With federal legislation intended to legalize cannabis sale and use expected to be finalized by this summer, some proactive employers are trying to get ahead of the game by considering workplace policies.
For many, the timing also presents a good opportunity to assess other workplace policies, such as those dealing with harassment, given the seemingly endless news cycle surrounding those abusing positions of authority.
With 12.3 per cent of Canadians 15 and older admitting to marijuana use, according to a Statistics Canada report released last month, the time to establish what will be tolerated in the workplace is here. The topic was discussed by a panel of experts at the Employee Recommended Workplace Awards in Toronto last week.
Christopher Burkett, a partner at the law firm Baker McKenzie in Toronto, says employers have every right to operate their workplace in a way that ensures that staff members are fit to work. Much like an employer wouldn’t tolerate an employee coming back from lunch slurring their speech after a couple of glasses of wine, for example, the same applies to cannabis use.
“In the same way that you can direct that person and take action in that situation, you now need a policy that aligns your alcohol with your drug policy and your marijuana policy,” he says.
Communication is key, he adds, in implementing any policy. In certain states south of the border where legalization has been in place for some time, Mr. Burkett says that training and awareness programs have helped improve how workplaces deal with marijuana use.
“You don’t want to be operating heavy machinery next to someone who smoked up,” he says. “So they make it about responsibility for each other, and I think you can’t communicate enough about what your expectations are.”
However, much of the difficulty with implementing marijuana policies stems from its use for medicinal purposes.
Daniel Lublin, a partner at Whitten and Lublin Employment Lawyers in Toronto, says that while it is possible to approach the subject of medical marijuana in a similar fashion to alcohol and alcoholism, key distinctions must be made.
“The main one is that with medical marijuana or cannabis use, there may be a prescription-based purpose or a medical need to take or ingest marijuana or cannabis,” he says. “…You cannot really draw the same distinction with [alcohol].”
When it comes to an employer asking questions about an employee’s use of cannabis, there are certain limitations due to privacy.
Jacqueline Luksha, a lawyer at the Toronto office of Hicks Morley Hamilton Stewart Storie LLP, says that there are certain questions that absolutely can and should be asked. These might include whether it is necessary for the employee to use marijuana on the premises, is it necessary for it to be used during work hours, and is it necessary to use the kind of marijuana containing the psycho-active ingredient, THC.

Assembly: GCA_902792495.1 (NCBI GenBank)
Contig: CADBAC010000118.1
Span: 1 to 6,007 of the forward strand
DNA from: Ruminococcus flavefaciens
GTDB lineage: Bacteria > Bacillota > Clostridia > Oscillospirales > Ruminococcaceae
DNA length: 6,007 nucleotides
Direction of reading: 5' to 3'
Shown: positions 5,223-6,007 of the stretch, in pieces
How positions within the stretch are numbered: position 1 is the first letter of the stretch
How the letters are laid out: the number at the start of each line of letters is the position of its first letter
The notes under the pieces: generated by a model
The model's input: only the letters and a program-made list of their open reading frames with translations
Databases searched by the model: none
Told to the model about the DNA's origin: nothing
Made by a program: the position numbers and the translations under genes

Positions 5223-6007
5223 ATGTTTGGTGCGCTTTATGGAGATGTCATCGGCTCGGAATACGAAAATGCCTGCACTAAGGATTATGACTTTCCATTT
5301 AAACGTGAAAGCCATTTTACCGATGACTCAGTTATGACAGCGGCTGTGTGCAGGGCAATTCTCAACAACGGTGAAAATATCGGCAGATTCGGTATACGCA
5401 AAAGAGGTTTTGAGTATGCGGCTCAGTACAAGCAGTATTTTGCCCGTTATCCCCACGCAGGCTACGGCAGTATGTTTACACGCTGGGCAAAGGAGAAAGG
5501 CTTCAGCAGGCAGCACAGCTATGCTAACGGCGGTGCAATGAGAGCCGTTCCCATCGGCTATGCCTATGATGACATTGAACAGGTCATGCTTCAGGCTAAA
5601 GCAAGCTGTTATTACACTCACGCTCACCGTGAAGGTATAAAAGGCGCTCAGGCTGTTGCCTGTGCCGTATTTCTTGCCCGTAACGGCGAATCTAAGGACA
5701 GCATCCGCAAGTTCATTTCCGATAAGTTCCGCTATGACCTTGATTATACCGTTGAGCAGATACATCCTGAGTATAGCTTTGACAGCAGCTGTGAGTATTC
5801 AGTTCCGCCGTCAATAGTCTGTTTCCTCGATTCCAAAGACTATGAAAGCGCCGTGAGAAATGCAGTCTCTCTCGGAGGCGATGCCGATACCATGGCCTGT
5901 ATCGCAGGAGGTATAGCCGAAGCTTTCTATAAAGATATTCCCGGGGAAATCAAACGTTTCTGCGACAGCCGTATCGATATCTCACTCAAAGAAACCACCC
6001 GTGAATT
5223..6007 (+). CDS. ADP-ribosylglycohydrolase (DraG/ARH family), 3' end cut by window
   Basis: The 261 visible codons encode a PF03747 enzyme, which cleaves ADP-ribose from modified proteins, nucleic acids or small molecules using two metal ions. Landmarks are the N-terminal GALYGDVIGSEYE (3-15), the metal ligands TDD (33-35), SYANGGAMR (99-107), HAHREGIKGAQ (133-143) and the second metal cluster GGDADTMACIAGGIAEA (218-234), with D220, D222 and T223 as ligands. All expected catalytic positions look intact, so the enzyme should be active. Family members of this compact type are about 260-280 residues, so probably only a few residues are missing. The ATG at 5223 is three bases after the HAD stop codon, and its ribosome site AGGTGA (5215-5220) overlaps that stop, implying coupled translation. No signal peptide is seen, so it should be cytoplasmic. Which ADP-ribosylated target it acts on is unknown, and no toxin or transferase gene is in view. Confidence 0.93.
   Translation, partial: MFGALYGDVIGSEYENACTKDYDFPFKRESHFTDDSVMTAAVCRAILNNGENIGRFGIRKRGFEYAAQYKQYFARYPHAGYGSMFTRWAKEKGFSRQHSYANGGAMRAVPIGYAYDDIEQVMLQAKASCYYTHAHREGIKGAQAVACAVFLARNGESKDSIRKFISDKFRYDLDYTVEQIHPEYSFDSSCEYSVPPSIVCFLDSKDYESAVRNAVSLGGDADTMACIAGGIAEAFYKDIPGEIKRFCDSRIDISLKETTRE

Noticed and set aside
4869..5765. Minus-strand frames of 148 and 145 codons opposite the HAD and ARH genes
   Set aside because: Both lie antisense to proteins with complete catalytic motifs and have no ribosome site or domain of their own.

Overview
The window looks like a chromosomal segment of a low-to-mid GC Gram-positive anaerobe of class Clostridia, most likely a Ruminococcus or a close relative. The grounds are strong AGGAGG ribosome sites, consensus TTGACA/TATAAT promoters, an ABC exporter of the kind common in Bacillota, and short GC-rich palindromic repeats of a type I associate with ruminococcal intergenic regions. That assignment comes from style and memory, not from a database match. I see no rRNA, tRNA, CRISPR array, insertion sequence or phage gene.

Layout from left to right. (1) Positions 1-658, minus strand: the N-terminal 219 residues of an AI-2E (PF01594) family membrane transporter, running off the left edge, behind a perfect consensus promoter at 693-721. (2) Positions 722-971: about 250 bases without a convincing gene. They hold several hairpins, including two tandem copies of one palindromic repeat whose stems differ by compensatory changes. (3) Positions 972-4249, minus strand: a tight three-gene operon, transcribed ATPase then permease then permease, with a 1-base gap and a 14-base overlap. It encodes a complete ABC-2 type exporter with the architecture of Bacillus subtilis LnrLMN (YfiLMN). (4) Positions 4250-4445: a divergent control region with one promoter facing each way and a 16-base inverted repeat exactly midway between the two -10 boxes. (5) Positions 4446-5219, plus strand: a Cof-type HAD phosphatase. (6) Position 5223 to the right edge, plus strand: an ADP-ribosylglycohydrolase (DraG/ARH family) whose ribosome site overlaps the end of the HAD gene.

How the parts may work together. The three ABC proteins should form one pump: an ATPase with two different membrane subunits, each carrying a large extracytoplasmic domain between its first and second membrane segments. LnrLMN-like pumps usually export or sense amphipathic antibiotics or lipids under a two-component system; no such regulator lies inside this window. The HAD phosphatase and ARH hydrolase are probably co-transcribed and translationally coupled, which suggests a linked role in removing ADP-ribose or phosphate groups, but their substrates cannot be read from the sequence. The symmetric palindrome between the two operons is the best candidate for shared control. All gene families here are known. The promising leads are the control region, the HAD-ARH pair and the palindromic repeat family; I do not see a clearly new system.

“You’re going to meet a fair bit of resistance because that’s kind of getting into a person’s private medical decisions,” she says. “But I think you can ask those questions and I think employers should be asking those questions.”
Before asking these questions, there is an onus on the employer to educate itself about marijuana. As Ms. Luksha explains, understanding the nature of the substance being used and its impact on the human body, one’s attention span and an ability to perform certain jobs is critical.
“There are lots of other impairing drugs and there are lots of other reasons that someone could come to work impaired, like fatigue, so you want to be careful that you’re not just drawing those assumptions and that you understand what kind of marijuana they are using,” she says.
When it comes to harassment in the workplace, Ms. Luksha says she has a simple barometer for what is and isn’t acceptable to do or say.
“I like to say if you can tell your kindergartner not to do it on the playground, you shouldn’t do it at work,” she says.
But from Hollywood producer Harvey Weinstein on down, those in positions of authority have done little to heed that kind of advice.
Mr. Burkett of Baker McKenzie says that people in authority need to understand that what may appear consensual with a co-worker in the moment may be affected by a power imbalance, especially as time passes.
“In order to protect yourself you need to put in place a policy that says people in positions of authority need to report if they’re going to be entering into a relationship with a subordinate or someone else in the workplace,” he says.
That way if an allegation comes to light six months later, it can be framed in the appropriate context.
Mr. Lublin says that with all the negative publicity around harassment in the workplace, employers now often terminate first and ask questions later. He adds that some employers would rather accept the possible legal ramifications of wrongful termination than surround themselves with the negative publicity that may come with not distancing themselves from someone who may be a sexual predator in the workplace.
However, Ms. Luksha says the best way to combat that is to be proactive. In the current climate, she says, whether it’s rumours or an anonymous complaint, an employer should be running an investigation into it.
“That’s key,” she says. “Addressing it is really the biggest thing.”
However, an employer has to be able to run its workplace as it sees fit, and Ms. Luksha says her firm often gets complaints of harassment that simply turn out to be an employee being told not to do something or that they are not doing their job well enough.
“You can as a manager manage your workplace,” she says. “You can performance-manage people, you can discipline people, you can assign them to different work projects, you can do all those things, and that’s not going to be harassment.”